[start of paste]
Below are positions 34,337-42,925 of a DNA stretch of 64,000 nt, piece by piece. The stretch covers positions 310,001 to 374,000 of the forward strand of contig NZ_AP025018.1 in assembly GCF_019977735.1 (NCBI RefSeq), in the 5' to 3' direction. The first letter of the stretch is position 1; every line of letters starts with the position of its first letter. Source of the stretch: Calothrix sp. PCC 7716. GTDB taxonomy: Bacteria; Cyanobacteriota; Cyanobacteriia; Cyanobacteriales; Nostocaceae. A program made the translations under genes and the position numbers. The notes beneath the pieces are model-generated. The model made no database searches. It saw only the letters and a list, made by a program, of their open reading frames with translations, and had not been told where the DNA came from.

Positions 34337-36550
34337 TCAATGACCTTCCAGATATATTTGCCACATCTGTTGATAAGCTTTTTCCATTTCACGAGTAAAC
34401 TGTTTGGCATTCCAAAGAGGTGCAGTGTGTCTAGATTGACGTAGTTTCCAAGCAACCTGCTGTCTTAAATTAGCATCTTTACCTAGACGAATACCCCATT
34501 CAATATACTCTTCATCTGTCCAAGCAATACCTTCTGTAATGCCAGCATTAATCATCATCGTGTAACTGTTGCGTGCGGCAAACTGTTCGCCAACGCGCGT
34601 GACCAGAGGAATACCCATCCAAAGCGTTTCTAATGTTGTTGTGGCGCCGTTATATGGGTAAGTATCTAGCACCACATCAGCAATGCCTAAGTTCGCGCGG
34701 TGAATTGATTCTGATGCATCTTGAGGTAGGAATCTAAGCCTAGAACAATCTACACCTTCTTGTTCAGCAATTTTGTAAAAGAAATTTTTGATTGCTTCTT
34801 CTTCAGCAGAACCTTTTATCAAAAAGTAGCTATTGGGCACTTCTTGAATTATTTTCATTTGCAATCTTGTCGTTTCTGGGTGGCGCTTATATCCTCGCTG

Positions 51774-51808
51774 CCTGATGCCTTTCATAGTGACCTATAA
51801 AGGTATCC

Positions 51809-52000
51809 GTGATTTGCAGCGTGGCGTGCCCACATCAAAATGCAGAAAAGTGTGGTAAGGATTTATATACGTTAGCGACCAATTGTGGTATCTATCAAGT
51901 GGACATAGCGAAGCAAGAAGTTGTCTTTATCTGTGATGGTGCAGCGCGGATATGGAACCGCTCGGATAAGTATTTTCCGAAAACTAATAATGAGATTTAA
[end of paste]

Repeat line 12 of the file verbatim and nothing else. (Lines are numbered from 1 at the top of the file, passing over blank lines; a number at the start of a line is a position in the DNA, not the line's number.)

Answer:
Positions 51809-52000